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TCMFF highlights and genuine happiness

The last few months I’ve been restless. Nothing made me happy, and the things that generally lifted my spirits didn’t.

I’m not unique. For all of us, the last few years have been tough. For some reason, the start of 2022 felt harder than the rest. I needed a change; some respite.

Enter 10 days off work and a week in Hollywood. This is probably the longest I’ve taken off work … ever. And while I knew I missed traveling to places further than driving distance and desperately wanted to hug my online friends (who I hadn’t seen since 2019), I don’t think I realized just how much I needed the trip to Hollywood for the Turner Classic Movies Classic Film Festival (TCMFF).

Someone commented that I was smiling so big in all of my photos. And they’re right. For the first time in quite a while, I was genuinely happy.

“Come Together Now” was the perfect theme for the festival as I was able to laugh with my friends in person for the first time since 2019. Seeing friends, watching movies in a theater together, interviewing stars. It was a busy week and I didn’t get a lot of sleep … but the hugs and joy and laughter were energizing. I was fueled by happiness.

When I returned home and friends asked how my trip was, I could say with sincerity, “I had the best time.”

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TCMFF Musical Monday: It’s Always Fair Weather (1955)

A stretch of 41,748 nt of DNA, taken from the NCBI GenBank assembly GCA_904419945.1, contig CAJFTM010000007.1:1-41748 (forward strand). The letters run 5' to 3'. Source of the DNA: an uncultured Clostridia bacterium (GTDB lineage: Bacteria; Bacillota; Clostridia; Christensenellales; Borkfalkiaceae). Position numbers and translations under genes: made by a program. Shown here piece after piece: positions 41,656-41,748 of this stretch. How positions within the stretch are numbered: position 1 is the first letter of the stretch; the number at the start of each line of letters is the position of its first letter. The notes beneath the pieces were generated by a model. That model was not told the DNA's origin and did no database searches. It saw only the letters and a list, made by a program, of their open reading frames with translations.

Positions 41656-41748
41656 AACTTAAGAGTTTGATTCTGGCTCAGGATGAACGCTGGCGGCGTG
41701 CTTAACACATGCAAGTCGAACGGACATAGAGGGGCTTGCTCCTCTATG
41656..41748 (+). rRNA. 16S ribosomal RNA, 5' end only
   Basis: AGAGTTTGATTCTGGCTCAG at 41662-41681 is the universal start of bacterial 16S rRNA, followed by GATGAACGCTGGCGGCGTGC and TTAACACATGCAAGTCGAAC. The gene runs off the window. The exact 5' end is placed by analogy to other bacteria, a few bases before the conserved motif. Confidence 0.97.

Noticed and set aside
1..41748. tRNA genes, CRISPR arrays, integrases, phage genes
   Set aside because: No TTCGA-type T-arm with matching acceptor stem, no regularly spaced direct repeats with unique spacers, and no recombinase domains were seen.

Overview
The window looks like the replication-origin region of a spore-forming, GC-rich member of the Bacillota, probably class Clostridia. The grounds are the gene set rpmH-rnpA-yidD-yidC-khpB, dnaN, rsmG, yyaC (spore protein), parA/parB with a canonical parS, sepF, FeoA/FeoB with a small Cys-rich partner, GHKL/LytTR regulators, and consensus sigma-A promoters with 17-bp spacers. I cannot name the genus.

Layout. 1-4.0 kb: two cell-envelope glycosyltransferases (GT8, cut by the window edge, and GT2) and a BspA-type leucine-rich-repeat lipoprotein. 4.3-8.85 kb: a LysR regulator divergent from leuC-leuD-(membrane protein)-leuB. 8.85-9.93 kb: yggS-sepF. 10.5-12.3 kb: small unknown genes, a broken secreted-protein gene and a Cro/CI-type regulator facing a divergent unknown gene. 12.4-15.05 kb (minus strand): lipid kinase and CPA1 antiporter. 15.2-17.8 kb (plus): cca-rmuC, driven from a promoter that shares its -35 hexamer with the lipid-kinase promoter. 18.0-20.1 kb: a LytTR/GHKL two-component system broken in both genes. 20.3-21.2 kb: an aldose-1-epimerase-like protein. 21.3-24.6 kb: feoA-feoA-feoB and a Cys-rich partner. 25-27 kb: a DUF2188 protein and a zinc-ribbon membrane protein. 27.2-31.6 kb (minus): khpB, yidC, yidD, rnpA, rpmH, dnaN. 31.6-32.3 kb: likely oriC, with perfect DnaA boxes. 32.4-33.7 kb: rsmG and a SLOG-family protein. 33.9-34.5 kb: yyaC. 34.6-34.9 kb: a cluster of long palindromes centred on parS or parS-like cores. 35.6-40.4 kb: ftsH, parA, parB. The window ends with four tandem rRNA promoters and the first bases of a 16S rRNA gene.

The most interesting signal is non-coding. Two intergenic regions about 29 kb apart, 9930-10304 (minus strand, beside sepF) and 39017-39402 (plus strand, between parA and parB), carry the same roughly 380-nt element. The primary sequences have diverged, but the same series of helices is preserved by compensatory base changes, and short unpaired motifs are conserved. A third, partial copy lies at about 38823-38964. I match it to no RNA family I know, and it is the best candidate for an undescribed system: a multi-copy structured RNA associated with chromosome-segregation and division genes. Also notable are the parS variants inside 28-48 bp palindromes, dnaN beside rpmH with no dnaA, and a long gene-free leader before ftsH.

It’s no secret that the Hollywood Comet loves musicals.
In 2010, I revealed I had seen 400 movie musicals over the course of eight years. Now that number is over 600. To celebrate and share this musical love, here is my weekly feature about musicals.

This week’s musical:
It’s Always Fair Weather – Musical #150

Studio:
Metro-Goldwyn-Mayer

Director:
Stanley Donen, Gene Kelly

Starring:
Gene Kelly, Dan Dailey, Cyd Charisse, Michael Kidd, Dolores Gray, David Burns, Jay C. Flippen, Madge Blake (uncredited)

Plot:
After serving in World War II, three Army pals — Ted Riley (Kelly), Doug Hallerton (Dailey) and Angie Valentine (Kidd) — promise to continue to stay friends and meet 10 years later. When they meet again, they find themselves changed and living entirely different lives. Doug and Angie have settled down with families, and Ted is living a fast life with gambling and women.

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Musical Monday: Breakfast in Hollywood (1946)

It’s no secret that the Hollywood Comet loves musicals.
In 2010, I revealed I had seen 400 movie musicals over the course of eight years. Now that number is over 600. To celebrate and share this musical love, here is my weekly feature about musicals.

breakfast in hollywood2This week’s musical:
Breakfast in Hollywood (1946) – Musical #704

Studio:
United Artists

Director:
Harold D. Schuster

Starring:
Bonita Granville, Beaulah Bondi, Billie Burke, Raymond Walburn, Zasu Pitts, Edward Ryan,
Themselves: Tom Breneman, Hedda Hopper, Spike Jones, Andy Russell, The King Trio, Anna Le Seur, Ida Beneman, Alice Cooper

Plot:
Several people attend the “Breakfast in Hollywood” radio program, hosted by Tom Breneman (himself):
• Dorothy Larson (Granville) who is looking for her solider fiancée, who she hasn’t heard from
• Elderly Mrs. Annie Reed (Bondi), who has no one to look after her
• Plain Mrs. Frances Cartwright (Burke) who’s husband (Walburn) is stepping out on her
• Elvira Spriggens (Pitts), who desperately wants to win the radio’s crazy hat contest.
While all of seemingly only attending the program for fun, each of them has an experience that follows that alters their life.